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1ST OFFENSE OWI PENALTIES & FINES IN WISCONSIN

Penalties for a first OWI in Wisconsin include: 

  • $150-$300 fine
  • Revocation of your driver's license for 6-9 months
  • Installation of an ignition interlock device (IID) in your vehicle (if BAC exceeds .14%)
  • Required SR-22 insurance for high-risk driver status
  • Mandatory Alcohol and Other Drug Assessment (AODA)
  • Occupational driver's license IID installation & service charges

One OWI conviction will also result in penalties outside the Wisconsin courthouse, including travel restrictions to other countries, increased insurance rates, and the possibility of losing your job.

If your BAC is .17 or higher at the time of your first OWI arrest, additional penalties apply:

  • IID required for 12 months
  • Your legal BAC limit is .02% while mandatory IID is in vehicle

A first offense OWI with a minor under 16 in the vehicle increases the penalties:

  • Offense is no longer civil – it’s now a criminal misdemeanor charge
  • Up to 6 months in jail
  • Driver’s license revoked up to 18 months
  • Required IID for up to 2 years
  • Fines increase to $350-$1100 (plus $435 surcharge)

A first offense OWI causing injury carries additional penalties:

  • 30 days to 1 year in jail
  • Up to $2,000 in fines
  • Penalties double if the injured person was under 16 years old

A first OWI causing great bodily harm is a Class F felony with even harsher penalties:

  • Up to 12.5 years in prison
  • Up to $25,000 in fines
  • Penalties increase if a pregnant woman (unborn child) was in the vehicle

A conviction for vehicular homicide while OWI (with no prior OWI convictions) is a Class D felony with the following penalties:

  • Up to 25 years in prison
  • Up to $100,000 in fines
  • Penalties increase if a pregnant woman (unborn child) was in the vehicle
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Common misconceptions about your first OWI in Wisconsin

OWI laws in Wisconsin are strict and often difficult to understand. Some of the most common misconceptions about your first OWI include:

  • “Your first OWI charge is just a ticket.” - Your first OWI is not just a ticket. An OWI first offense in Wisconsin is one of the most serious legal problems you could ever face. Getting one OWI can cost you your job, your driver’s license, and thousands of dollars. There is no way to get an OWI off of your public record once you are convicted.
  • “You can’t lose your job because of an OWI.” - Depending on the job, you could get fired for being convicted for your first OWI. If your job requires you to drive, travel, or rent a car, you will more than likely have to start considering other options.
  • “I can’t be convicted if my BAC was below .08%.” - You don’t have to blow a .08% to be charged with drunk driving. If the court determines you were incapable of safely driving while under the influence of ANY amount of alcohol (even 0.01%), penalties could be the same as exceeding the legal blood-alcohol limit of 0.08%.
  • “You can’t go to jail for your first OWI.” - You can go to jail for your first OWI in Wisconsin if you injured someone or there was a minor in the car at the time of the stop.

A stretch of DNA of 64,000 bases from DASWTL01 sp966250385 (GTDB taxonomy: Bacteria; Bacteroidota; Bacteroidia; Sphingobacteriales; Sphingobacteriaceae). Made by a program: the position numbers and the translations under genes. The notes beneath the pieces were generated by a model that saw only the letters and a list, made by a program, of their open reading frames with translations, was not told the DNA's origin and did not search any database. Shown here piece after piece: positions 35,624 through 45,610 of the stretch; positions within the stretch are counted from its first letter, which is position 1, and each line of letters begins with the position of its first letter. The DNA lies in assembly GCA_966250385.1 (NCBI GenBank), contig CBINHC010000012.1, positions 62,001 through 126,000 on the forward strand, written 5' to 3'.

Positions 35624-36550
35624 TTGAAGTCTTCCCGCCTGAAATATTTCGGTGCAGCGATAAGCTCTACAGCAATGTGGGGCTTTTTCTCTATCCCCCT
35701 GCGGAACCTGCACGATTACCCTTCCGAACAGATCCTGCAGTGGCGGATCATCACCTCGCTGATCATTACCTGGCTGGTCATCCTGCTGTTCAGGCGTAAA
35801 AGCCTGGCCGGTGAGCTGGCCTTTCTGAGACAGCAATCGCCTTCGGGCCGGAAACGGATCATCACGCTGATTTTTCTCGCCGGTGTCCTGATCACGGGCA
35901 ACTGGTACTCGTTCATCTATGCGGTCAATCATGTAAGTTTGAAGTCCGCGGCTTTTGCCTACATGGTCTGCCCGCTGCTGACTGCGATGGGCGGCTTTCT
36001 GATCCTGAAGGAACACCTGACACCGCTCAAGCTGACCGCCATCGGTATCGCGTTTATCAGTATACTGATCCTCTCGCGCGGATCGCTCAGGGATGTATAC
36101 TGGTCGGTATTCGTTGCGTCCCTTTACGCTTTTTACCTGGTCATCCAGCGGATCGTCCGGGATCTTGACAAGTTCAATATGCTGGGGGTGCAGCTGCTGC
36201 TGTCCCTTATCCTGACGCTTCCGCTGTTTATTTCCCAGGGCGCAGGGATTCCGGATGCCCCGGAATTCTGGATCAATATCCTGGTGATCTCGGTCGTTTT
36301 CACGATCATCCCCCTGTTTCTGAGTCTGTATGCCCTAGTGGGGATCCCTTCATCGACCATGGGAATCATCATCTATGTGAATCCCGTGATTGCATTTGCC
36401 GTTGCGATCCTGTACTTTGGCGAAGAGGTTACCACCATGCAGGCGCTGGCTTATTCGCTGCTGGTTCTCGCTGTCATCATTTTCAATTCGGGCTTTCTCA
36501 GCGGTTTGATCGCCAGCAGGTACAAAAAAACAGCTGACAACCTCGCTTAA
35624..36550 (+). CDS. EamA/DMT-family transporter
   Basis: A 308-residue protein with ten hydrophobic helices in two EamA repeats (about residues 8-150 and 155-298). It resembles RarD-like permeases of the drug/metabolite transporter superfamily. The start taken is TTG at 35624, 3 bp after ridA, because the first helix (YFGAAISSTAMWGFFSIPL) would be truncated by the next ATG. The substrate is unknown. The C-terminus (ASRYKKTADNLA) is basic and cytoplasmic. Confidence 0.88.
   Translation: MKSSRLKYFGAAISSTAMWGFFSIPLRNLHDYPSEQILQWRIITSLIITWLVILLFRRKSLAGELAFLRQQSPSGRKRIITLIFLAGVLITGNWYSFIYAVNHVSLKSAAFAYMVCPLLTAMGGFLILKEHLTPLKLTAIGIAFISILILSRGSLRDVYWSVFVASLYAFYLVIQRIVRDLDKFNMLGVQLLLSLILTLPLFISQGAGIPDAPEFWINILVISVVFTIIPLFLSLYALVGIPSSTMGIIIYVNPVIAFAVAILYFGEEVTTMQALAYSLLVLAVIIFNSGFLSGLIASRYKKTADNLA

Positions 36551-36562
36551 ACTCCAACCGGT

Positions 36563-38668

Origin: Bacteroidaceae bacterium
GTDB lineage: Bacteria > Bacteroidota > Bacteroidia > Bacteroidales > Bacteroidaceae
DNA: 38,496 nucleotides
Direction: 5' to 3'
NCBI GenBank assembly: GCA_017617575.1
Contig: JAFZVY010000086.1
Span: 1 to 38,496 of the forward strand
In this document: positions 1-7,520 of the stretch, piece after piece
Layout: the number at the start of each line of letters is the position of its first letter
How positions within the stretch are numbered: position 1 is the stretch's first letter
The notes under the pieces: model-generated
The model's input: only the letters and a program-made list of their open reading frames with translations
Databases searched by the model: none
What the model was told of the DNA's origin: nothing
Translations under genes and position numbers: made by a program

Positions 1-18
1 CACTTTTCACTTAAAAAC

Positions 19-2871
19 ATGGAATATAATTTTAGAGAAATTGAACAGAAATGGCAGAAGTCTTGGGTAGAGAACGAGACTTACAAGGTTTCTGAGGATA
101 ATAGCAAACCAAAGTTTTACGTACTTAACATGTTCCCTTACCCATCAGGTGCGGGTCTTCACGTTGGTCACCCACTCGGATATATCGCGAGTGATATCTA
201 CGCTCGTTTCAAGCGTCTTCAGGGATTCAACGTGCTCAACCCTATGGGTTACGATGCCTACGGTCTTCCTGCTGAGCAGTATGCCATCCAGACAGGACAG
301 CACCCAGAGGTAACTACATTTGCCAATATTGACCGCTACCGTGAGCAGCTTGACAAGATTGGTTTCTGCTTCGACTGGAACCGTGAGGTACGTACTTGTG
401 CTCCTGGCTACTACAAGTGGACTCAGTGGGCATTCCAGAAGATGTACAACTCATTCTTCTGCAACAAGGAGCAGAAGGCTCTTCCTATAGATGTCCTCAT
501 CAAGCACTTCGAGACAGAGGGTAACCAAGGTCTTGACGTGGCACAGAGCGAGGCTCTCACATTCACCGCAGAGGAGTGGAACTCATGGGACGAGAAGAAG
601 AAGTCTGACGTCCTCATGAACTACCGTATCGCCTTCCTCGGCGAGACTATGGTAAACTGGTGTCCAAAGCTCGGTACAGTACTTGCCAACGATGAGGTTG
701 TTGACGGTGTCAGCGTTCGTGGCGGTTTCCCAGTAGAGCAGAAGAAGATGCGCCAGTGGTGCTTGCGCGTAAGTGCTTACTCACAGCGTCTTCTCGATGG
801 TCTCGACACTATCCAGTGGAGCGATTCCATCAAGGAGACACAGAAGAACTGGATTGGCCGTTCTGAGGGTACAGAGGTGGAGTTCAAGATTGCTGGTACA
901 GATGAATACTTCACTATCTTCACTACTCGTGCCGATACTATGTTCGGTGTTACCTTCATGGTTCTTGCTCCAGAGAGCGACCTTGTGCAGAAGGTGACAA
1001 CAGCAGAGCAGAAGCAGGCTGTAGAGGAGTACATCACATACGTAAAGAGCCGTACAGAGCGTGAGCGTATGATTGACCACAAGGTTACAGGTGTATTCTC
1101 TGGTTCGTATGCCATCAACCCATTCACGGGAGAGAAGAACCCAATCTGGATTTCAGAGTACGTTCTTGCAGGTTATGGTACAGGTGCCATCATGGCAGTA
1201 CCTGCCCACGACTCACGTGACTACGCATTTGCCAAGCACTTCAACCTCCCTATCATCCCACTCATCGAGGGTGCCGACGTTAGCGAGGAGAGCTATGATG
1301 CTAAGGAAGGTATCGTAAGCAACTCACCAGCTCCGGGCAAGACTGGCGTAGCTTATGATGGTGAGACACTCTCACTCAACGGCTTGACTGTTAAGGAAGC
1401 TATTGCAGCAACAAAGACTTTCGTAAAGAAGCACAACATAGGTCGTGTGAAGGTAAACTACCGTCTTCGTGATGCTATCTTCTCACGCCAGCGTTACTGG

• "You can't get an OWI for driving high on marijuana." - You don't need to be under the influence of alcohol to be charged with an OWI in Wisconsin. You can get charged with an OWI for marijuana, cocaine, and just about any other drug.

 

How much does a first OWI cost in Wisconsin?

The fine amount given to you for your first OWI in Wisconsin will be between $150 and $300. However, many other costs and expenses such as increases in insurance will come as a result of an OWI conviction, increasing the total to anywhere between $700 to $1,000. Depending on the details of your case and the insurance provider you work with, the total cost of your OWI could be even higher.

Mandatory AODA cost

If convicted of OWI in Wisconsin, you’ll be required to partake in a mandatory Alcohol and Other Drug Assessment and be required to follow through with the recommended treatment. AODA and treatments for alcohol-related issues can cost thousands of dollars out of pocket.

Insurance costs after an OWI

If convicted of an OWI, you’ll be required to replace your existing auto insurance with Wisconsin’s high-risk auto insurance (SR-22). SR-22 insurance can sometimes double, triple, or quadruple the rates you are currently paying.

Cost of required IID

Depending on the specifics of your case, you may have to install an ignition interlock device (IID) in your car. The cost of having an IID installed in your vehicle can cost $1,000 or more per year, per car.

Driver’s license fees and reinstatement costs

After you’ve been convicted of an OWI, your driver's license will be revoked for 6-9 months. Once you’re allowed to drive again, you’ll need to pay to get your license reinstated with the DMV. The cost to reinstate your driver's license for OWI-related revocation or suspension is $200.

 

First DUI in Wisconsin with an out-of-state driver’s license

Being convicted of a first DUI in Wisconsin with an Illinois license, Michigan license, Minnesota license, or another out-of-state driver's license is often more severe. If you receive a DUI conviction in Wisconsin and your home state finds out, you'll face penalties from both states. The federal DUI registry almost guarantees you will face penalties for any DUI in Wisconsin with an out-of-state license in the issuing state.